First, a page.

As the night’s last revelers made their way home and I readied my camera for the shot, I thought of legacies. I thought of the actions of a good man — a great man — and the long reach of history.

Tagged , , , |

Abandoned House in Kolmanskop, Namibia

For a fine art photographer, shooting a place like Kolmanskop is a bit of a challenge. I’m accustomed to photographing some of the world’s most beautiful destinations — whether natural or manmade. In those instances, nature, or perhaps the deft hand of a builder, has done a great deal of the work; my role is to capture the spirit of the place. Through lighting and composition, I try to express some of the wonder that the world inspires in me.

Abandoned House Full of Sand in the Ghost Town of Kolmanskop, Namibia
May 2017, single image, additional exposures for highlights, focal length 35mm, aperture f/11, shutter speed 8 seconds, ISO 64, tripod.

You can buy this photo as Fine Art Print >>

But Kolmanskop is, after all, the ruins of a town. It’s famous not for its stunning natural beauty or its striking architecture, but for its desolation. People come to Kolmanskop to experience what the world would be like when civilization ends and there’s no one left to keep the elements at bay. It’s a fascinating place, but I wondered how I could photograph houses filled with sand in a way that made them beautiful.

I’d read about people who are enthralled with abandonment; abandoned homes, hospitals, and factories have become oddly popular tourist destinations, not unlike Kolmanskop. People are fascinated by the lives that seem simply to have stopped, with no explanation. Occasionally, the odd possession — a woman’s purse or a child’s toy — is left behind and gives the place an especially poignant feel.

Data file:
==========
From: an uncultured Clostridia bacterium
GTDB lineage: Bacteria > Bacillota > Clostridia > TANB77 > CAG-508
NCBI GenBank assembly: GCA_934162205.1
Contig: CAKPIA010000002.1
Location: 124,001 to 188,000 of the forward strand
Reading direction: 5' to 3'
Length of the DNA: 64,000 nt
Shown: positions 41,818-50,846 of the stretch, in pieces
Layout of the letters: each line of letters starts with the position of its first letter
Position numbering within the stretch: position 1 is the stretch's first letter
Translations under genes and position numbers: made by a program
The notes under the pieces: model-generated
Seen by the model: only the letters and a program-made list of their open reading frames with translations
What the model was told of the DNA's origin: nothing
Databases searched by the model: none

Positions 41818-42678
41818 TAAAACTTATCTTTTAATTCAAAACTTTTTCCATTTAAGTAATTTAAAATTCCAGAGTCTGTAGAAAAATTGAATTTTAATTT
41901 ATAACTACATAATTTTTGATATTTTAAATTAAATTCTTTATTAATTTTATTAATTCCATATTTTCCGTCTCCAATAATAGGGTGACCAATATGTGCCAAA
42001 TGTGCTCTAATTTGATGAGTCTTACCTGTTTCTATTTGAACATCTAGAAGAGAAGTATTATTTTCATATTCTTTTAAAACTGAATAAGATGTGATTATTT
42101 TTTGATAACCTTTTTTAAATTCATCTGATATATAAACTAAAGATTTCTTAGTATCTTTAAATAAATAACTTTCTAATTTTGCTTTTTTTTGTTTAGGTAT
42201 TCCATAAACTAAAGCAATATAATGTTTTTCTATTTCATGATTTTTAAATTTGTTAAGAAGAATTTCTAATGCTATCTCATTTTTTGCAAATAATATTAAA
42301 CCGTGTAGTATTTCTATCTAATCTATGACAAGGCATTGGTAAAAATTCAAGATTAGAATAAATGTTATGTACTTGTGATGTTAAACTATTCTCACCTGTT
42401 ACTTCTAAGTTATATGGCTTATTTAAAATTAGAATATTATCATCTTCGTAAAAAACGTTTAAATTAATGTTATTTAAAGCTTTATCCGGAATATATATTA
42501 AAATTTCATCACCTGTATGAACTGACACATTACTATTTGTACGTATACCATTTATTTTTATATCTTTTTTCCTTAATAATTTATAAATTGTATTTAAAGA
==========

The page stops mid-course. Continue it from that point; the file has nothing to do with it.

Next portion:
What I realized at Kolmanskop is that there is a beauty there. The abandoned mining town and other such places remind us of our transitory existence, our smallness in the grand scale of time. In the left-behind, everyday objects — a single piece of silverware, a chipped saucer — I couldn’t help but feel something of the extraordinary significance of ordinary lives.

I spent the day in Kolmanskop, wandering through the remains of this once wealthy town. I watched the light change and the shadows grow. And I found that even in this forsaken place, in its peeling paint and cracked windows, there was indeed a sad and baleful beauty.

Also posted in Interior Tagged , , , , |

In the Ghost Town of Kolmanskop, Namibia

Kolmanskop was once one of the wealthiest towns in the world. Diamonds were so plentiful that they could be picked up off of the ground, even at night, when they twinkled in the moonlight. German miners came and built a town on the edge of the Namib Desert, and there, on the rough edge of civilization, they had virtually every luxury their diamond fortunes could buy.